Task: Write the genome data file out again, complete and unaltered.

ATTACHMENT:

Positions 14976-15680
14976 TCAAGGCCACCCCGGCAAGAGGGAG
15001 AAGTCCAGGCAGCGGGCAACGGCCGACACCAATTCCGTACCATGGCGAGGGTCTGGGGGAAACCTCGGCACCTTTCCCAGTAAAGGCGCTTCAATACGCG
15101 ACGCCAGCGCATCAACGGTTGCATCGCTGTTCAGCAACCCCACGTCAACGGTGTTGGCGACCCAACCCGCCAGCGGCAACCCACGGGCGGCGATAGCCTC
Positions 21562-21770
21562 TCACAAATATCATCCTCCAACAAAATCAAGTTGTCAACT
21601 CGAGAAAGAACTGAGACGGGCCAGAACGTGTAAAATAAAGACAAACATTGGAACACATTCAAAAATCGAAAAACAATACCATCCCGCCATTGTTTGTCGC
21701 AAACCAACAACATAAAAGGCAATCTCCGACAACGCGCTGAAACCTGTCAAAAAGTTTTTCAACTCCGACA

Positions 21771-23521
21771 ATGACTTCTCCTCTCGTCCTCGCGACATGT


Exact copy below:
Positions 14976-15680
14976 TCAAGGCCACCCCGGCAAGAGGGAG
15001 AAGTCCAGGCAGCGGGCAACGGCCGACACCAATTCCGTACCATGGCGAGGGTCTGGGGGAAACCTCGGCACCTTTCCCAGTAAAGGCGCTTCAATACGCG
15101 ACGCCAGCGCATCAACGGTTGCATCGCTGTTCAGCAACCCCACGTCAACGGTGTTGGCGACCCAACCCGCCAGCGGCAACCCACGGGCGGCGATAGCCTC
Positions 21562-21770
21562 TCACAAATATCATCCTCCAACAAAATCAAGTTGTCAACT
21601 CGAGAAAGAACTGAGACGGGCCAGAACGTGTAAAATAAAGACAAACATTGGAACACATTCAAAAATCGAAAAACAATACCATCCCGCCATTGTTTGTCGC
21701 AAACCAACAACATAAAAGGCAATCTCCGACAACGCGCTGAAACCTGTCAAAAAGTTTTTCAACTCCGACA

Positions 21771-23521
21771 ATGACTTCTCCTCTCGTCCTCGCGACATGT